Document Scanning

Use online document scanning as first step on the road to greener business

Using secure online document storage can be a great way of taking a first step towards becoming a greener business.

Businesses which have invested in document scanning and storage to help cut down on the amount of paper they are using have taken an important first step on the road to becoming an environmentally friendly enterprise.

According to Friends of the Earth, there is often little incentive for firms to pursue green goals, other than the ones they realise themselves.

The body claimed that the government does not set a good enough example and that it should do more to lead the way in terms of environmentalism.

Companies that use secure online documents storage are at an advantage when it comes to costs as they can scan a page once and redistribute it electronically for free as many times as they need to.

Distributing paper copies of large documents can be a costly and time-consuming exercise, so firms that avoid this are helping themselves as well as the environment.

Friends of the Earth campaigns director Mike Childs noted that everyone has to pull together to win the battle against climate change.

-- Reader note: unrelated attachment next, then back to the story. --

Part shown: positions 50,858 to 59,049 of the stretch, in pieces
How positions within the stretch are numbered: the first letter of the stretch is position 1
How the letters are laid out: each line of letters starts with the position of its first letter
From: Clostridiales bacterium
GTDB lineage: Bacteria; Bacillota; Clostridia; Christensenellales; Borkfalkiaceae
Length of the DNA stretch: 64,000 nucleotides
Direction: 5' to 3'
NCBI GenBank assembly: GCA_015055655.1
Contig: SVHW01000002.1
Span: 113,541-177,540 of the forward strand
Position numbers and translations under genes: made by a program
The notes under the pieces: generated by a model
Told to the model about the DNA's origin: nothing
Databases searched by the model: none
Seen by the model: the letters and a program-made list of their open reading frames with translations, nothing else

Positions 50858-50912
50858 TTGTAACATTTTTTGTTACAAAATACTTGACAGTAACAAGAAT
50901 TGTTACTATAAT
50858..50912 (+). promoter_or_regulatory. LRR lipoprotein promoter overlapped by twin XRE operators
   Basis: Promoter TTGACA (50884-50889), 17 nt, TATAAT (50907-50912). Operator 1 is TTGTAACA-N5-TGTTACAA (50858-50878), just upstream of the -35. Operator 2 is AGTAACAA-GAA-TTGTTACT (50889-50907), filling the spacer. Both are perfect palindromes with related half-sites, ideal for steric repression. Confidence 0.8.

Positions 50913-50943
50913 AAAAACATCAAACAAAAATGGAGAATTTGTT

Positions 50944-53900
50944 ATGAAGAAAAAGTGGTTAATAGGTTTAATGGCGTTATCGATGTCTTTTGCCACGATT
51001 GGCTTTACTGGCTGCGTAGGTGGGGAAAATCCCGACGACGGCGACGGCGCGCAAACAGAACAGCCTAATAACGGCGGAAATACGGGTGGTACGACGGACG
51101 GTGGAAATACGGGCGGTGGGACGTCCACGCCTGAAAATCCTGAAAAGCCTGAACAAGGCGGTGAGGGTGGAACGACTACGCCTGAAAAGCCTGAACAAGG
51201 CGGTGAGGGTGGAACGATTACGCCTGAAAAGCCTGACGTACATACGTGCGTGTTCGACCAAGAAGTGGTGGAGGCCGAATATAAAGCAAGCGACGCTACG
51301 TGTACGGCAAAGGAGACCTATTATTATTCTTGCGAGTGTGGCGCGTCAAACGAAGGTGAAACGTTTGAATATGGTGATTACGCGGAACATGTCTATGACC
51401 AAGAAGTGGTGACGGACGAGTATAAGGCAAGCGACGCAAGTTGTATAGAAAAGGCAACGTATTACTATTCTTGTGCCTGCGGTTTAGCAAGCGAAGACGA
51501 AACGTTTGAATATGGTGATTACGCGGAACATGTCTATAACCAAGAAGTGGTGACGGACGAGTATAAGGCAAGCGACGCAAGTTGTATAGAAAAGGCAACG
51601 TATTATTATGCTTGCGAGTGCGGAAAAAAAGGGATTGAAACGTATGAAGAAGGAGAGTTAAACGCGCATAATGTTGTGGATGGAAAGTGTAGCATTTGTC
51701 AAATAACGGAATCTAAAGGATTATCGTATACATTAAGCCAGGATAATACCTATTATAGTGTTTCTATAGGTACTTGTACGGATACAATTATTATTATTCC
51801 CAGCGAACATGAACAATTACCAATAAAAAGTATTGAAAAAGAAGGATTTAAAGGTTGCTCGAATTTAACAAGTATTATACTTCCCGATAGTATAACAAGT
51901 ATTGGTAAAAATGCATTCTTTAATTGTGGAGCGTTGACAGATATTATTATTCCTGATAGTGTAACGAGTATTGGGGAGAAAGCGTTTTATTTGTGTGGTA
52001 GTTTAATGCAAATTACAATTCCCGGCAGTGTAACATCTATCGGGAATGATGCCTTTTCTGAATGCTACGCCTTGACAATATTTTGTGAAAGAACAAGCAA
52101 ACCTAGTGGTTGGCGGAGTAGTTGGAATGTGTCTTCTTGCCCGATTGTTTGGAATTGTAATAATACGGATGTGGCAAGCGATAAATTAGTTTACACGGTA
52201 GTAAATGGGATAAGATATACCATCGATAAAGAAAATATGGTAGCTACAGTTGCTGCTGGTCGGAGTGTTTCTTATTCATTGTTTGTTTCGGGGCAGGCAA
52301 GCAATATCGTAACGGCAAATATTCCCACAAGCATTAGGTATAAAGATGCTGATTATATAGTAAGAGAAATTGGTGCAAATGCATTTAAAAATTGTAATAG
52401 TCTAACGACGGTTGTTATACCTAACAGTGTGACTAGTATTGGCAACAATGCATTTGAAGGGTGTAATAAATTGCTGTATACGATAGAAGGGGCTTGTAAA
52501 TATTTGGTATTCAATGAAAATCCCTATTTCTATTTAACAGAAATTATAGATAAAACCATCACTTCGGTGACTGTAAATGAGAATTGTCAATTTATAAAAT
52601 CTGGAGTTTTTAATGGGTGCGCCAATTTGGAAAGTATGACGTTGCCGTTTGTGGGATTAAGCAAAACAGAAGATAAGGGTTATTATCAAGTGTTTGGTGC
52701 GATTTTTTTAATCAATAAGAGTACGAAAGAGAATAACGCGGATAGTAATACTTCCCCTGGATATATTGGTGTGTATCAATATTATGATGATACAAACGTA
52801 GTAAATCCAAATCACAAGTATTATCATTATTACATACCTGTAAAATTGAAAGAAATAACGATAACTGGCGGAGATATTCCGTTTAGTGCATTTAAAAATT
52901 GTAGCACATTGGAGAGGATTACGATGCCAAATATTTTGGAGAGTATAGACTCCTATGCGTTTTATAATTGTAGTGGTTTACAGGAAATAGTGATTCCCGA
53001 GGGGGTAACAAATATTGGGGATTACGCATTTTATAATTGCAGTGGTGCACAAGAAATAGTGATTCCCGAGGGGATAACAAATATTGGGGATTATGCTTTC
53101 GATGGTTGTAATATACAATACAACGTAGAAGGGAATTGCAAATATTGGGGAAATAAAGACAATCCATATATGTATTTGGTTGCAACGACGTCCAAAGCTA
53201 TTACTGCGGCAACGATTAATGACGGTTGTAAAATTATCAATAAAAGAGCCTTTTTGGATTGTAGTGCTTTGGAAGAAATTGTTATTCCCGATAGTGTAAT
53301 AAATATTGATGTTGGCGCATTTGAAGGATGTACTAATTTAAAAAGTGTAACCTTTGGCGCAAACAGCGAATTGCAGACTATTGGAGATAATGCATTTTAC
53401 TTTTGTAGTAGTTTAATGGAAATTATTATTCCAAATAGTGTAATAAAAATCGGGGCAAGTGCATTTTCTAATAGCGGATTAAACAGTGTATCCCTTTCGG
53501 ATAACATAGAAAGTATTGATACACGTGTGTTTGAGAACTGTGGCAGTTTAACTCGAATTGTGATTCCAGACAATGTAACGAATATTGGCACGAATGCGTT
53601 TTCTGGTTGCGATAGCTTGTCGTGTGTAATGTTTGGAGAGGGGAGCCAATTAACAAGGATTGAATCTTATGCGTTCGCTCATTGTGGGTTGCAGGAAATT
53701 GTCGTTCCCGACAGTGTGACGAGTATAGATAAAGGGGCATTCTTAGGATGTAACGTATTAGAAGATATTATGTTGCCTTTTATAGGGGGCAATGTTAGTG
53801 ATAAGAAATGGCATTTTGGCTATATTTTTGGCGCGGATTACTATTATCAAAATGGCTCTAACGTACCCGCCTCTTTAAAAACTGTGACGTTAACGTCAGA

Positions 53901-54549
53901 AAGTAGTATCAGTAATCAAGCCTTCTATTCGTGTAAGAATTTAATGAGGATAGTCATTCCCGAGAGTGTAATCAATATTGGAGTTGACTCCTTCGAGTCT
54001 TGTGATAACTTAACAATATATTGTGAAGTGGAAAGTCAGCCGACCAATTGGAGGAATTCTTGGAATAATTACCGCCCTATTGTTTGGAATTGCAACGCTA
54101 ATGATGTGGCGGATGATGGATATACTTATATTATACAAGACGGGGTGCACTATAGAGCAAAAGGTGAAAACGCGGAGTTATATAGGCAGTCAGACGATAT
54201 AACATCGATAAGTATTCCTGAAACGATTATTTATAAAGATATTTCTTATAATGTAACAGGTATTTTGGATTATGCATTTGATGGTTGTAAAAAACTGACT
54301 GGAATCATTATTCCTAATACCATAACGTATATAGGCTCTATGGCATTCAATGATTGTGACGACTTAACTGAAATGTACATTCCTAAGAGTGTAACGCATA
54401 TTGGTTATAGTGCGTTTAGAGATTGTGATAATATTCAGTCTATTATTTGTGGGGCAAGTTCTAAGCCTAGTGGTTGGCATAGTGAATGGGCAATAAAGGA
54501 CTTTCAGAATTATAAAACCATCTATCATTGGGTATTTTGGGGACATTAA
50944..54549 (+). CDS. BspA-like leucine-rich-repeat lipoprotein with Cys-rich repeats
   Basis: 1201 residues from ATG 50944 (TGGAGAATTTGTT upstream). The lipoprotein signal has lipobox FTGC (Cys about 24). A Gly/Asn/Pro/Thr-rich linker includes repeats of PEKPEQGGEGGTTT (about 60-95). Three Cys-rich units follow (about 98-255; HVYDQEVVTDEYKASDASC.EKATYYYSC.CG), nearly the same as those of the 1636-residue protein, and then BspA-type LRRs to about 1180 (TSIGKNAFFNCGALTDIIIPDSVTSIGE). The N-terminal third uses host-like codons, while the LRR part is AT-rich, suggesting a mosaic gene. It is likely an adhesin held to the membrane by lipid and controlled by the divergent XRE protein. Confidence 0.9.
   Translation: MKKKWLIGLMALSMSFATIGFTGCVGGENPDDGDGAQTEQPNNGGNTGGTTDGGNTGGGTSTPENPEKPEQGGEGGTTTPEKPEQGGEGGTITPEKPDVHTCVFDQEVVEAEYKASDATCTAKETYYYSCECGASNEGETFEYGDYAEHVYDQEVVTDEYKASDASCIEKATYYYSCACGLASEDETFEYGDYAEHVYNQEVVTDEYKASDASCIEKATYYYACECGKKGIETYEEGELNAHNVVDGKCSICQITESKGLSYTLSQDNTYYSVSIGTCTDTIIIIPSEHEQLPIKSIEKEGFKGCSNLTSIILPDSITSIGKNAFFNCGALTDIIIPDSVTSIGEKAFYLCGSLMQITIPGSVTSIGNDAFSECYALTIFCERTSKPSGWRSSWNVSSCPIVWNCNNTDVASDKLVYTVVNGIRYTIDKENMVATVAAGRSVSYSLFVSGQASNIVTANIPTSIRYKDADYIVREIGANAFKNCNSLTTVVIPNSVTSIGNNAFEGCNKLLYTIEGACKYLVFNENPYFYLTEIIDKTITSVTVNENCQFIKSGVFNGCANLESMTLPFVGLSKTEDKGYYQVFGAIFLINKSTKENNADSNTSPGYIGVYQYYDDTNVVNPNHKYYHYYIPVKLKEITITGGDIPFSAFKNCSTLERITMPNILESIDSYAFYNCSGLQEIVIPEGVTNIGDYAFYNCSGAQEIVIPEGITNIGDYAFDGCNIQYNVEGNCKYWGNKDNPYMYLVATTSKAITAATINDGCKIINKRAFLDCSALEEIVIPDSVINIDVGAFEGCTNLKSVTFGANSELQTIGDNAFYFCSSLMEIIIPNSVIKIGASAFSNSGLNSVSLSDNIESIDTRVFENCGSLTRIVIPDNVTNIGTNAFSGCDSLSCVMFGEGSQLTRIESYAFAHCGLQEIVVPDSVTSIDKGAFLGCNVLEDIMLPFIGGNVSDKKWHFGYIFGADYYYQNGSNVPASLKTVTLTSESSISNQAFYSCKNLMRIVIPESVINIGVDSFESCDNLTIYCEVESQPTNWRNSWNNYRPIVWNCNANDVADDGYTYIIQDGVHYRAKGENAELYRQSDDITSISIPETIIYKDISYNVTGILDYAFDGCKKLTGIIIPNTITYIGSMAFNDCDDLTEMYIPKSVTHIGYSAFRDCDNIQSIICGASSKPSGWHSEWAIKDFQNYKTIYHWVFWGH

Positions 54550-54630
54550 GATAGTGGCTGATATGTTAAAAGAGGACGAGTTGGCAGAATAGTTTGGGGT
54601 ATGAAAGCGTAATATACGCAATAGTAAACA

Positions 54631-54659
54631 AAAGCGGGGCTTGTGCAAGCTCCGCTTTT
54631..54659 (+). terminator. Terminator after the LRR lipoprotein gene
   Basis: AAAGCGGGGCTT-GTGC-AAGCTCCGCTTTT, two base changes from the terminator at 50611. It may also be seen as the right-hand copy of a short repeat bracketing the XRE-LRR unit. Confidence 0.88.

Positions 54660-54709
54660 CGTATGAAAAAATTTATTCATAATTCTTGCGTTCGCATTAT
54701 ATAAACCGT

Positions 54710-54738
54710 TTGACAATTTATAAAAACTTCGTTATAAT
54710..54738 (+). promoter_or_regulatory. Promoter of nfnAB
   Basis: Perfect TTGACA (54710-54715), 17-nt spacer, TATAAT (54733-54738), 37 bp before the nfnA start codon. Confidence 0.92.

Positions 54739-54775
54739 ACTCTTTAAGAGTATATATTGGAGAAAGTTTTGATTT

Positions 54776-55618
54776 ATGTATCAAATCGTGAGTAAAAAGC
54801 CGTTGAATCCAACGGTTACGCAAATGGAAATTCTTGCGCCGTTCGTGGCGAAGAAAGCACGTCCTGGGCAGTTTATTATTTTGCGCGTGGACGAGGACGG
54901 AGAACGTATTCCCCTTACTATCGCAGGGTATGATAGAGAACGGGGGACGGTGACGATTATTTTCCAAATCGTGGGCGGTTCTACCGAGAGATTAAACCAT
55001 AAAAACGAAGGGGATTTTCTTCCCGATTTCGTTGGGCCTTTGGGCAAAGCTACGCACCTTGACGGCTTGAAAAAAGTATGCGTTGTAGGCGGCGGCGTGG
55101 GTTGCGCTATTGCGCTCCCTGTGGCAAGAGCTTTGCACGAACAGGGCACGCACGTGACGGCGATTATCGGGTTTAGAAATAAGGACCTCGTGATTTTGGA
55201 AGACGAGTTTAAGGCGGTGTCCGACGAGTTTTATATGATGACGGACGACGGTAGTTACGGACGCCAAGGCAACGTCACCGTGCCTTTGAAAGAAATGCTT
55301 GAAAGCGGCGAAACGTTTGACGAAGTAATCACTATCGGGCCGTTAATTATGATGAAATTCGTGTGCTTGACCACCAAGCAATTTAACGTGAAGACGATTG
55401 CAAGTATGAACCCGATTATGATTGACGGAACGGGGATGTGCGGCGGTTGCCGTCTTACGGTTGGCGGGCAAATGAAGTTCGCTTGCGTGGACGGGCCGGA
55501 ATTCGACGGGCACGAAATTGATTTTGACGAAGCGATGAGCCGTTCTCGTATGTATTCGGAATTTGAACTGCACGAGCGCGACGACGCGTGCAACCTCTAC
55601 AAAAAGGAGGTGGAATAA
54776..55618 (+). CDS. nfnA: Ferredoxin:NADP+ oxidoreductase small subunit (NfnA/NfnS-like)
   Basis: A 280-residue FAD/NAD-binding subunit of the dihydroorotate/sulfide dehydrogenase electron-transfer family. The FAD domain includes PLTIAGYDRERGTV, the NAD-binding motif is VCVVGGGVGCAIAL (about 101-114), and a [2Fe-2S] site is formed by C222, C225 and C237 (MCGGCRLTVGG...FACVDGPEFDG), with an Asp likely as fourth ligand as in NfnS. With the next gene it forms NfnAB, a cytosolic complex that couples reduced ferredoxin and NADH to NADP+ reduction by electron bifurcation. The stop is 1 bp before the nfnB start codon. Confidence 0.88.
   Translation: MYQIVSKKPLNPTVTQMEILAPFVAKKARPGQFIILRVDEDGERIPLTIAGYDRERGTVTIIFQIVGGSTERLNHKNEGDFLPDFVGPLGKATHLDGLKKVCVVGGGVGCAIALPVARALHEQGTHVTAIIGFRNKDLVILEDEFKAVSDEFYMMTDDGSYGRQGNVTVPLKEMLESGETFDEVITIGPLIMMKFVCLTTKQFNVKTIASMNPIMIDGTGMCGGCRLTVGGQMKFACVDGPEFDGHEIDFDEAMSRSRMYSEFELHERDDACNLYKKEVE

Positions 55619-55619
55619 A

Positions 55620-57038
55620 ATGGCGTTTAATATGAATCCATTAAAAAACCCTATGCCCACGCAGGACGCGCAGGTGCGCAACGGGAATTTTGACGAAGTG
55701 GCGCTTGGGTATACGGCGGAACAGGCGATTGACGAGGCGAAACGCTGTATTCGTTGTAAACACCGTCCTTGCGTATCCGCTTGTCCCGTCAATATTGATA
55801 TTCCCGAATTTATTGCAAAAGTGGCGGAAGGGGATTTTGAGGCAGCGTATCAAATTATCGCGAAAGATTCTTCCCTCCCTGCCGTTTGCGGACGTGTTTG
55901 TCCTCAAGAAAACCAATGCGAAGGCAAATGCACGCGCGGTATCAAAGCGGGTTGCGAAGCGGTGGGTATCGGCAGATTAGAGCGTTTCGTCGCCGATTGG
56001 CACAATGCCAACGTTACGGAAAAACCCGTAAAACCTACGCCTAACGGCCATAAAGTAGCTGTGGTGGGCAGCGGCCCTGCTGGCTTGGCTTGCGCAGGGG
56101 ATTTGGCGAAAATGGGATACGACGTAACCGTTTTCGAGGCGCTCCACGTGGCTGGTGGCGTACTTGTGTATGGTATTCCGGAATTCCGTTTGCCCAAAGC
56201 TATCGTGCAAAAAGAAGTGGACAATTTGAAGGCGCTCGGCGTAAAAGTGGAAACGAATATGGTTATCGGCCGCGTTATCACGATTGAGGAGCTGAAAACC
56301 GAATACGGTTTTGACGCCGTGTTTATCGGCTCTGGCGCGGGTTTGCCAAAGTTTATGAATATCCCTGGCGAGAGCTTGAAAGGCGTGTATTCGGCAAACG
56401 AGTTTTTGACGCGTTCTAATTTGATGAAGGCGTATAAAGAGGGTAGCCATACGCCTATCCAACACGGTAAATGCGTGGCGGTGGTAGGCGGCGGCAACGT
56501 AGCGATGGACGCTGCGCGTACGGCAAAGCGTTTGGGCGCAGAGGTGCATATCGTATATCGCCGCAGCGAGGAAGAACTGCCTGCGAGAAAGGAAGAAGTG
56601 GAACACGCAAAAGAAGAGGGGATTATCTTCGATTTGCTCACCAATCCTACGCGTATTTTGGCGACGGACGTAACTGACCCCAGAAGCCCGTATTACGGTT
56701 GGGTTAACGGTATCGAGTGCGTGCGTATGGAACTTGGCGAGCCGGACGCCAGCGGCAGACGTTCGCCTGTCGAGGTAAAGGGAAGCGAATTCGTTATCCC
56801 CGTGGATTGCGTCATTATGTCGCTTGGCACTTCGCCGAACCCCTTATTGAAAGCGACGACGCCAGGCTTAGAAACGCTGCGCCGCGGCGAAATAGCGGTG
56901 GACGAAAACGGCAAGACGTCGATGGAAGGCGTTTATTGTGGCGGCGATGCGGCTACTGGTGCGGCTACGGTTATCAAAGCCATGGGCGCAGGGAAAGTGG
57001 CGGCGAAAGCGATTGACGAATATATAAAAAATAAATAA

"We are not going to [be able to] deal with climate change unless everybody plays their part and that includes businesses," he said.

"Businesses have a duty to provide rules for their shareholders, so they effectively operate within the framework the government sets for them."

The expert added that the government sets the example, but is currently not behaving in an exemplary fashion.

Mr Childs noted that while firms should be focusing on renewable fuels, they tend to be tempted back to fossil fuels because the government is focusing more on petrol, oil and gas than wind, solar and tidal power.

"So businesses should be more responsible, but they play the game according to the rules set by the government and the government hasn’t been clear about what they really want to see happen on climate change and energy," the specialist said.